However, the fundamental oddity is still the first one. Consider the case of Zeus and Prometheus again. The Greeks, way back before even Methuselah was in diapers, must have known about and employed the use of fire. Zeus had no say in the matter; Prometheus’s contrary opinion and activities were irrelevant.

If the story of the theft and gift of fire via Prometheus were the be-all-and-end-all of the’how humanity acquired fire’ tale, then it could probably be dismissed as pure fiction.

Prometheus is not the only case study of grabbing a hold of fire from senior management. Prometheus, the classical fire giver, is most widely known in literature. But while Prometheus is associated with the Mediterranean region, the deity Maui belonged to the length and breadth of the Pacific Ocean.

Of all of the helpful gods of Pacific mythology, Maui, the mischievous Polynesian, is beyond question the hero to the largest numbers of countries scattered over that wide expanse of land, including Hawaii. Maui is of course connected with the theft and present of fire.

But Hawaii is also a society which holds in awe the powerful and somewhat fickle goddess Pele. In Hawaiian mythology Pele controls Hawaii’s volcanoes and volcanic activity (in addition to fire, lightning, and wind) and as we all know, Hawaii is a volcanic hot zone; the islands were formed by volcanic eruptions, eruptions that still occur in the here and now. Hawaiians cannot be ignorant of fire. Molten lava sets fire to things! Does that make Maui immaterial?

It would naturally be supposed that the Hawaiians residing in a volcanic country with ever-flowing fountains of lava would connect their passion myths with some volcano when relating the story of the origin of fire. But like the rest of the Polynesians, Hawaiians discovered fire via Maui rather than naturally in rivers of molten rock.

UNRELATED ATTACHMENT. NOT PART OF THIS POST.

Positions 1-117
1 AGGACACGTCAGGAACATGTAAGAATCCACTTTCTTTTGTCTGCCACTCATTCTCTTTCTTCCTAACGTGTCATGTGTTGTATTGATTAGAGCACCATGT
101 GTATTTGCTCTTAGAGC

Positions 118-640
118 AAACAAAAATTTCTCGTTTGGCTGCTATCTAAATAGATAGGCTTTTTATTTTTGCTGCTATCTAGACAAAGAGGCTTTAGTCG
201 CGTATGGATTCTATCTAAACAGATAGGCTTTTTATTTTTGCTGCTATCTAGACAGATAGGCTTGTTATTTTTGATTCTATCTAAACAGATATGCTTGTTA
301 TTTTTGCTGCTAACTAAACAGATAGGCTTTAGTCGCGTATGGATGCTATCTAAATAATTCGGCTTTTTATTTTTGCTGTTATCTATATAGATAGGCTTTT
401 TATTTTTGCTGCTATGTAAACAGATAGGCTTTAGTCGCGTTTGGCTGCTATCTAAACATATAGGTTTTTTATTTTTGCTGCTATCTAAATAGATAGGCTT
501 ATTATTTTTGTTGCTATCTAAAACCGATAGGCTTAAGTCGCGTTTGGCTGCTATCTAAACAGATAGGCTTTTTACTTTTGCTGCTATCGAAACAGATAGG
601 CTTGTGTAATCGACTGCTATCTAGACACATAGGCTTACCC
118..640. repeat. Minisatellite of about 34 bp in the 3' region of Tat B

Polynesians must have brought their passion legends and fire habits with them when they came to the Hawaiian islands of active volcanoes.

Then there’s the Maori narrative of fire’s origin, again starring Maui.

It was from her that Maui got the secret of creating fire. Maui, finding that fire has been lost on the earth, resolves to find Mahuika the Fire-goddess and learn the secret art of getting fire. His tricks of course make her furious and, although he obtains the secret of passion, he barely escapes with his life.

The cultural hero Bue of the Gilbert Islands is another in the long list of fiery pickpockets. Ditto that of Botoque of the central Brazilian tribe the Kayapo.

It is worth noting that in many myths not only was fire stolen, but birds indicated by black or red spots among their feathers were associated with the theft. In Brittany the golden or fire-crested wren steals fire and is red-marked while so doing.

Some swiftly-flying bird or fleet-footed coyote would take the stolen fire to the house of the tribe. We have Cherokee mythology say the Spider stole fire; tribes of the Pacific Northwest and First Nations peoples relate that fire was nicked from the Coyote, Beaver or Dog and contributed to humans; according to a Yukon First Nations individuals, Crow stole fire from a volcano; in accordance with the Creek Indians, Rabbit stole fire; ditto that in Algonquin mythology – firing was stolen by Rabbit; them rabbits or hares also stole fire and gave it to the Ojibwas in accordance with their own myths.